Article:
This area is part of a flood plane that was completely submerged during hurricane Agnes in 1972. When you enter the parking area of the church, look for the flood line markers on the posts around the parking lot.
You can often find ducks, muskrats and snakes around the stream. This cache is on the church property with permission, so please be respectful.
Hurricane Agnes Category 1 hurricane (SSHS)
Formed: June 14, 1972 (1972-06-14)
Dissipated: June 25, 1972 (1972-06-26)
Highest winds: 85 mph (140 km/h) (1-minute sustained)
Lowest pressure: 977 mbar (hPa; 28.85 inHg)
Fatalities: 130 direct
Damage: $3 billion (1972 USD) / $15.6 billion (2010 USD)
Areas affected: Yucatán Peninsula, western Cuba, Florida Panhandle, Georgia, North Carolina, Virginia, Maryland, Pennsylvania, New York
Hurricane Agnes was the first tropical storm and first hurricane of the 1972 Atlantic hurricane season. A rare June hurricane, it made landfall on the Florida Panhandle before moving northeastward and ravaging the Mid-Atlantic region as a tropical storm. The worst damage occurred along a swath from central Maryland through central Pennsylvania to the southern Finger Lakes region of New York, as illustrated by the rainfall map below. Agnes brought heavy rainfall along its path, killing 129 and causing $1.7 billion in damage, with railroad damage so extensive it contributed to the creation of Conrail. At the time, it was the most damaging hurricane ever recorded, surpassing Hurricane Betsy, and it would not be surpassed until Hurricane Frederic in 1979. Agnes was also the only Category 1 hurricane to be retired at the time, and one of 5 today (other Category ones were Cesar, Klaus, Noel, and Stan).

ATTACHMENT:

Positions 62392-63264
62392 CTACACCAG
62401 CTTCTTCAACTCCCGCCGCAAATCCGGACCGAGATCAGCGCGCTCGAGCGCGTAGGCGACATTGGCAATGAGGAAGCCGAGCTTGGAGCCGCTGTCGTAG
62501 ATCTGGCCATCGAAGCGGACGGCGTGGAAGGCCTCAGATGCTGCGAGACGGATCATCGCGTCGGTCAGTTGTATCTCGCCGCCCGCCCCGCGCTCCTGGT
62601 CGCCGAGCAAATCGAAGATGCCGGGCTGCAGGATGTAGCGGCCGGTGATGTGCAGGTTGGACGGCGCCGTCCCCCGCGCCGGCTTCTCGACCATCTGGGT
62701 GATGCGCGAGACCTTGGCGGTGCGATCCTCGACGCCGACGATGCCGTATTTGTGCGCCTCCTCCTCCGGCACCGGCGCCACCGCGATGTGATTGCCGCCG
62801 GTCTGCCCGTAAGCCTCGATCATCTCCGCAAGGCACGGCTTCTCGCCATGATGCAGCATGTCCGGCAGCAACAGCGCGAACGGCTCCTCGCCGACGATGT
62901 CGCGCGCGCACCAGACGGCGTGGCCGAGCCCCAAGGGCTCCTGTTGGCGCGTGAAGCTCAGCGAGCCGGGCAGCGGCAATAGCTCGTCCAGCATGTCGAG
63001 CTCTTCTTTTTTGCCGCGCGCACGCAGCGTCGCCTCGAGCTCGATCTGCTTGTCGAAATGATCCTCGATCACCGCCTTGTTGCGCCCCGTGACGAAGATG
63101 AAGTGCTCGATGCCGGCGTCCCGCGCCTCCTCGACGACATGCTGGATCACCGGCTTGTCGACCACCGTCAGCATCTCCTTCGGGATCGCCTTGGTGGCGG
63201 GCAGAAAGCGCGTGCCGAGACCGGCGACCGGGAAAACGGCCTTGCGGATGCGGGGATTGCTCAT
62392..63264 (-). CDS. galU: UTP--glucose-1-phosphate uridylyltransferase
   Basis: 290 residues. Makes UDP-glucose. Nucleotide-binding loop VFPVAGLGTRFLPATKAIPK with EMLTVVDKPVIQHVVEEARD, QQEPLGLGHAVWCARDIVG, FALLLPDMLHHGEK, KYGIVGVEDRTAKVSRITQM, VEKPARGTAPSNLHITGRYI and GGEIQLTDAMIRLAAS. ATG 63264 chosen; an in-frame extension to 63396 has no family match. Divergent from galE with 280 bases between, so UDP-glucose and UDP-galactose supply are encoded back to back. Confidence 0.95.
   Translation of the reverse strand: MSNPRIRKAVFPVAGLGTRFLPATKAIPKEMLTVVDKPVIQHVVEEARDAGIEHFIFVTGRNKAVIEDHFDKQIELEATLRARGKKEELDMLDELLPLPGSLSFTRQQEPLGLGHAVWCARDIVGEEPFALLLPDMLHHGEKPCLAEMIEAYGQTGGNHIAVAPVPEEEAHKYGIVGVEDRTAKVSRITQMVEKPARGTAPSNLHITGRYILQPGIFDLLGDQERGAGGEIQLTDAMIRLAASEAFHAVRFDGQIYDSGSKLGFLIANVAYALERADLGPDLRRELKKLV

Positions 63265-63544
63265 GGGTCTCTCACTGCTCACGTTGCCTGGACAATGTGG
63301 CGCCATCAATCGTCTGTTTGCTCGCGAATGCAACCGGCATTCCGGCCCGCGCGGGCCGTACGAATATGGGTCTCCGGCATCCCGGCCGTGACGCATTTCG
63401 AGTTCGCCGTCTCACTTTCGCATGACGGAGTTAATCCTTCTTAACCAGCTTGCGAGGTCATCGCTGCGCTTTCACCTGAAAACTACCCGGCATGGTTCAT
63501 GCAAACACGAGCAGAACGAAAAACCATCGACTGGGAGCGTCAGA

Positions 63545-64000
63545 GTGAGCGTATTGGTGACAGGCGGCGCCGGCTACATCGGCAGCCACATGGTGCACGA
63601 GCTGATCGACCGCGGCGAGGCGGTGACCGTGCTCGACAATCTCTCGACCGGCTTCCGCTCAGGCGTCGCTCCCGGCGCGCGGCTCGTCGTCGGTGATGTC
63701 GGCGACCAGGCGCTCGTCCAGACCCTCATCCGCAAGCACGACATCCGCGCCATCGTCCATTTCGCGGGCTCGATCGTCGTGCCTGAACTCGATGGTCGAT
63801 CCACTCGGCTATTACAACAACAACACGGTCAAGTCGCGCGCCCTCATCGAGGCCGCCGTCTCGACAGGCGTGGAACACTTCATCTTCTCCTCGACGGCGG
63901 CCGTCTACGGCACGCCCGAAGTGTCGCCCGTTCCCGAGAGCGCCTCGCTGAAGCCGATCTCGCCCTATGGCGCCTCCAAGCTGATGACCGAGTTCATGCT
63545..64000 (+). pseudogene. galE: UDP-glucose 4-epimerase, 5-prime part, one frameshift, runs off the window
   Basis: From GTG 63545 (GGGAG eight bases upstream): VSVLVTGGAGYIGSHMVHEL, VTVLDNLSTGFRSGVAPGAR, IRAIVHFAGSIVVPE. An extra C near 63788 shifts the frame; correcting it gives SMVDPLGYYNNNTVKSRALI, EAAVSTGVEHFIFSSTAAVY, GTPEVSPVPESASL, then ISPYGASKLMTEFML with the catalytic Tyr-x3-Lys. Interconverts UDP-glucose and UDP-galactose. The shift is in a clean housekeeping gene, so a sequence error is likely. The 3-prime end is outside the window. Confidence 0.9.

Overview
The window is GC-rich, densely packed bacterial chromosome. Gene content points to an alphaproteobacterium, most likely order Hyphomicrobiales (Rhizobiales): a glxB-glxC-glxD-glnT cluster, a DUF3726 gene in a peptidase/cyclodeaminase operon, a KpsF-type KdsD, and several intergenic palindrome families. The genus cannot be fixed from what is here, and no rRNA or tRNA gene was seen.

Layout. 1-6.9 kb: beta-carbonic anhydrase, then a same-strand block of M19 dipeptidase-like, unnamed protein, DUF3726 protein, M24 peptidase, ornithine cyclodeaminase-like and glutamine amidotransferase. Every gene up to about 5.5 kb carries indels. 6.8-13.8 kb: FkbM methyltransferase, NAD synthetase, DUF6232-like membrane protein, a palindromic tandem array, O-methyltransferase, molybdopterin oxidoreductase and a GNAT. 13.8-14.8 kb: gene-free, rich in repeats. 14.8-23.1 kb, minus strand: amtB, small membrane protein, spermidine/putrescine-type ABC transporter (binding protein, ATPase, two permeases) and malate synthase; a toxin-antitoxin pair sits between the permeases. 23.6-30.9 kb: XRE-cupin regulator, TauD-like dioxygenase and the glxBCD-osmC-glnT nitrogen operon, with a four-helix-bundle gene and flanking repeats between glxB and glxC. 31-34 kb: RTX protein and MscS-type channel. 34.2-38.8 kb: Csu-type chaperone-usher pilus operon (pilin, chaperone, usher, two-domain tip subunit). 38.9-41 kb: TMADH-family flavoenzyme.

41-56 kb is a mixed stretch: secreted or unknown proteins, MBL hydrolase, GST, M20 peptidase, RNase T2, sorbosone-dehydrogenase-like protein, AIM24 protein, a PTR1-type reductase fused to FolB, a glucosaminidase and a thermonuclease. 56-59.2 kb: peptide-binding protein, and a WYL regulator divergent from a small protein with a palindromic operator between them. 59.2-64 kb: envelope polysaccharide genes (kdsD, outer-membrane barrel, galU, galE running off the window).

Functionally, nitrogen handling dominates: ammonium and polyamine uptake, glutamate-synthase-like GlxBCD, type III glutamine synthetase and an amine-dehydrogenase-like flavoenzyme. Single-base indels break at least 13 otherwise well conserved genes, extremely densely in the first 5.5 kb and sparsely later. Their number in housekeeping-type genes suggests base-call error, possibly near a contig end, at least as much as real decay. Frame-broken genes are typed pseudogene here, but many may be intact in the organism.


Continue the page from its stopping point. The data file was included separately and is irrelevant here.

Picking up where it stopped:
This is a three stage multi. All stages are within the church property boundaries.
Stage one is NOT in the greenery. Please do not trample the vegetation. You can get to it without stepping on or searching through the landscaping.